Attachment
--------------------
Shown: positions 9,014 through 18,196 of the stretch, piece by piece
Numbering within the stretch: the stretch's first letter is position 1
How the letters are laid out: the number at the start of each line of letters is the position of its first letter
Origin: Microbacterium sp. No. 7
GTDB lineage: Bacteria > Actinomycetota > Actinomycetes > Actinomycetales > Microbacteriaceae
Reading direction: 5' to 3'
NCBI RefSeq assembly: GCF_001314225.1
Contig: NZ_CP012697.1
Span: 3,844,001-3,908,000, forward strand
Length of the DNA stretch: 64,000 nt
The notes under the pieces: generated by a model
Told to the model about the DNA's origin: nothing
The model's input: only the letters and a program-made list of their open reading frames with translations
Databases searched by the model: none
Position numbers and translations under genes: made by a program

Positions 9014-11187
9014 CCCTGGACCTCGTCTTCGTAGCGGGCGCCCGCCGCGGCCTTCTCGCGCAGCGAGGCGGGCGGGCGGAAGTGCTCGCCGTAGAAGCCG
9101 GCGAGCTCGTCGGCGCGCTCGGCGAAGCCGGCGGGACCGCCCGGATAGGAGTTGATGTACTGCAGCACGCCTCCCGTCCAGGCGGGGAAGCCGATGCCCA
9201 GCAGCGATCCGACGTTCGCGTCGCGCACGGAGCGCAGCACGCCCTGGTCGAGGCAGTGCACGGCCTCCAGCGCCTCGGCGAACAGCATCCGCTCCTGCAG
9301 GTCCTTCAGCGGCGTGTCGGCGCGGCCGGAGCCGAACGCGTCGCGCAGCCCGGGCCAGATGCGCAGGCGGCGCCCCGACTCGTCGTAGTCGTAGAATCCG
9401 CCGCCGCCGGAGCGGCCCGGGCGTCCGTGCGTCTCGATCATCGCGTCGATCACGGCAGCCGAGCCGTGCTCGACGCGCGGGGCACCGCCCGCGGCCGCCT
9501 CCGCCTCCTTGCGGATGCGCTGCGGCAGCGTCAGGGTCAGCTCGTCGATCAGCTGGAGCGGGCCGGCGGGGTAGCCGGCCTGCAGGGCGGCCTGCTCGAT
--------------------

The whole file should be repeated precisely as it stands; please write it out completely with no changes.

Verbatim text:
Shown: positions 9,014 through 18,196 of the stretch, piece by piece
Numbering within the stretch: the stretch's first letter is position 1
How the letters are laid out: the number at the start of each line of letters is the position of its first letter
Origin: Microbacterium sp. No. 7
GTDB lineage: Bacteria > Actinomycetota > Actinomycetes > Actinomycetales > Microbacteriaceae
Reading direction: 5' to 3'
NCBI RefSeq assembly: GCF_001314225.1
Contig: NZ_CP012697.1
Span: 3,844,001-3,908,000, forward strand
Length of the DNA stretch: 64,000 nt
The notes under the pieces: generated by a model
Told to the model about the DNA's origin: nothing
The model's input: only the letters and a program-made list of their open reading frames with translations
Databases searched by the model: none
Position numbers and translations under genes: made by a program

Positions 9014-11187
9014 CCCTGGACCTCGTCTTCGTAGCGGGCGCCCGCCGCGGCCTTCTCGCGCAGCGAGGCGGGCGGGCGGAAGTGCTCGCCGTAGAAGCCG
9101 GCGAGCTCGTCGGCGCGCTCGGCGAAGCCGGCGGGACCGCCCGGATAGGAGTTGATGTACTGCAGCACGCCTCCCGTCCAGGCGGGGAAGCCGATGCCCA
9201 GCAGCGATCCGACGTTCGCGTCGCGCACGGAGCGCAGCACGCCCTGGTCGAGGCAGTGCACGGCCTCCAGCGCCTCGGCGAACAGCATCCGCTCCTGCAG
9301 GTCCTTCAGCGGCGTGTCGGCGCGGCCGGAGCCGAACGCGTCGCGCAGCCCGGGCCAGATGCGCAGGCGGCGCCCCGACTCGTCGTAGTCGTAGAATCCG
9401 CCGCCGCCGGAGCGGCCCGGGCGTCCGTGCGTCTCGATCATCGCGTCGATCACGGCAGCCGAGCCGTGCTCGACGCGCGGGGCACCGCCCGCGGCCGCCT
9501 CCGCCTCCTTGCGGATGCGCTGCGGCAGCGTCAGGGTCAGCTCGTCGATCAGCTGGAGCGGGCCGGCGGGGTAGCCGGCCTGCAGGGCGGCCTGCTCGAT